• Running in circles around trees and bushes works the best, especially if you are actually in vs next to the branches.
    • Circling the bush can bring you back to the bees, so running from bush to bush works better than circling one bush.
    • I have heard that hiding under water doesn't work, never tried it though, I would go for distance if instead.


    So, here is the skinny:
    • When in doubt, run like heck.
    • When stung, run like heck.
    • Throw them off your trail by running through or around brush/obstacles.
    • once you are safe scrape out the stingers. the longer it's in you the more venom you get, so get the stingers out as soon as you can.
    • neutralize the stings with heat ASAP. poultices/sting remedies are for later.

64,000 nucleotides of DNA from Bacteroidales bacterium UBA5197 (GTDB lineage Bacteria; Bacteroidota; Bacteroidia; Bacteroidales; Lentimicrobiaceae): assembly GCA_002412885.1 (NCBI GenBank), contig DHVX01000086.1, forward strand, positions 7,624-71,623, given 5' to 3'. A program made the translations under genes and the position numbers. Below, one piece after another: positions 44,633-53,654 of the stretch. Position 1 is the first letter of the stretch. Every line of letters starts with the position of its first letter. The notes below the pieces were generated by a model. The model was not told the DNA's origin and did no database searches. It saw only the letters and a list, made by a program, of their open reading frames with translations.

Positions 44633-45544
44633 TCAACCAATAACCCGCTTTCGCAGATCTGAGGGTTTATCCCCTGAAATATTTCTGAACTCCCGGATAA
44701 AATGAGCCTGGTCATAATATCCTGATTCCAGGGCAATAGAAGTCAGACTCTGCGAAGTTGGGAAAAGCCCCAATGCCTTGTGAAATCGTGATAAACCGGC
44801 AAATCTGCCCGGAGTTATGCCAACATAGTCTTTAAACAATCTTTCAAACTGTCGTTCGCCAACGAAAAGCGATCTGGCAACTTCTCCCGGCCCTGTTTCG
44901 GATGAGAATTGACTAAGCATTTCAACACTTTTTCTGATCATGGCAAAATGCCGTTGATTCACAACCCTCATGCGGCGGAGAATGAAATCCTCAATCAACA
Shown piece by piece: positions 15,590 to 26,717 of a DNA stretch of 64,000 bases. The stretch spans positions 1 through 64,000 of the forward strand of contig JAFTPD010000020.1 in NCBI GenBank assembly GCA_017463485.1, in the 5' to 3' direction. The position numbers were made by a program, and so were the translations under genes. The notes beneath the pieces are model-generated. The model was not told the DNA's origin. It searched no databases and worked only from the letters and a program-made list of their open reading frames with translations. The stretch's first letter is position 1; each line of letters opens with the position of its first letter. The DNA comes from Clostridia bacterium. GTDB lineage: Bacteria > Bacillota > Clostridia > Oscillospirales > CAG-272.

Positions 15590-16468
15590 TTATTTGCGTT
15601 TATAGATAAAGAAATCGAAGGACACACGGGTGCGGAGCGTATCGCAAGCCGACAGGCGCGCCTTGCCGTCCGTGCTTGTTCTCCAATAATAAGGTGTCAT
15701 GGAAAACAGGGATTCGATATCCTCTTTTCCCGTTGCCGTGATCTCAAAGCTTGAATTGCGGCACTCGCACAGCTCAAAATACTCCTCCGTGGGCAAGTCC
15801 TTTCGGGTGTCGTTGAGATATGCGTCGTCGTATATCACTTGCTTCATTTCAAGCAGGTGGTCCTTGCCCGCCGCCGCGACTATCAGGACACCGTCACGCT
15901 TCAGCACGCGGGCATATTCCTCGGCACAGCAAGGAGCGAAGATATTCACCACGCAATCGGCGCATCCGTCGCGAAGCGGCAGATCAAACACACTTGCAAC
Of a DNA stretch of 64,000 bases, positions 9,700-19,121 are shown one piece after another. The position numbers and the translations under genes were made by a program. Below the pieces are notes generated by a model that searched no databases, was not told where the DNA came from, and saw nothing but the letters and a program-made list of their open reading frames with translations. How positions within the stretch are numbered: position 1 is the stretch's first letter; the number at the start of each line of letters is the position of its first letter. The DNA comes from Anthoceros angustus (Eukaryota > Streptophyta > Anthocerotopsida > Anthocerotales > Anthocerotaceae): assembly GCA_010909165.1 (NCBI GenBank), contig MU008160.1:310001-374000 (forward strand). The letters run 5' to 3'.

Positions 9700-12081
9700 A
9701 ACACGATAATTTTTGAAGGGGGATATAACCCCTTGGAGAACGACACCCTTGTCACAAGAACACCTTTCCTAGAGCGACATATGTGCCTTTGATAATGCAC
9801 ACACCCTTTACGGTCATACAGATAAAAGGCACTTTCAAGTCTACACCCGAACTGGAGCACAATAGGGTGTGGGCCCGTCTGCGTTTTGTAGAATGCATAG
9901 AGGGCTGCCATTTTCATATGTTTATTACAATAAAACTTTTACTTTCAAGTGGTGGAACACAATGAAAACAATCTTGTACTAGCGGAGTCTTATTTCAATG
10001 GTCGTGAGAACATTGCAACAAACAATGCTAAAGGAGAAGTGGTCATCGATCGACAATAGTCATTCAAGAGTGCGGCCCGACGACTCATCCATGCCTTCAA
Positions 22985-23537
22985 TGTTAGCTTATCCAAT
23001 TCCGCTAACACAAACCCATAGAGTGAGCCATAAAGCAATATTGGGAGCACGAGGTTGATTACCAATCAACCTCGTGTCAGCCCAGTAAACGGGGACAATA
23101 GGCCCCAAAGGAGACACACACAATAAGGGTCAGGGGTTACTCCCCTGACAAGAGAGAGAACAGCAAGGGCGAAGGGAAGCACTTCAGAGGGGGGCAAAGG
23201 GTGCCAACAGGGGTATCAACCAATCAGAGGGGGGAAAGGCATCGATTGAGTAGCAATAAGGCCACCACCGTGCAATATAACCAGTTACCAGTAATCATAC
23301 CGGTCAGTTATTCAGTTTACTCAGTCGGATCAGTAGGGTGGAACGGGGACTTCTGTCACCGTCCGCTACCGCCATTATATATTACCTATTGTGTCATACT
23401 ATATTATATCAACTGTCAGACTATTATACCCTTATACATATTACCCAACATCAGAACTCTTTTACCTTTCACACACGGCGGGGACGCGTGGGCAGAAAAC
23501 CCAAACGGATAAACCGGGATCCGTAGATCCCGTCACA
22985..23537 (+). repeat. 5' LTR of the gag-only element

• If you are around bees have an epipen, if not for you, for friends/family.


    Don't believe the media hype, but be a fool either.

  2. #2
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    Thanks for the great information about about bees, it's good to know. I was wondering if the same is true for wasps, there seems to be a lot of them in my neck of the woods come summer, any information would be helpful. Thanks again.

  3. #3
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    I don't know, wasps scare me. Luckily they live in smaller numbers though I have read of a Vespula pensylvanica nest bigger than 3 feet around and containing 20,000 wasps the reports always seem to have creditability issues (old inactive cells from previous years being counted as current) Still, they can sting repeatedly... And seem to enjoy doing so

  4. #4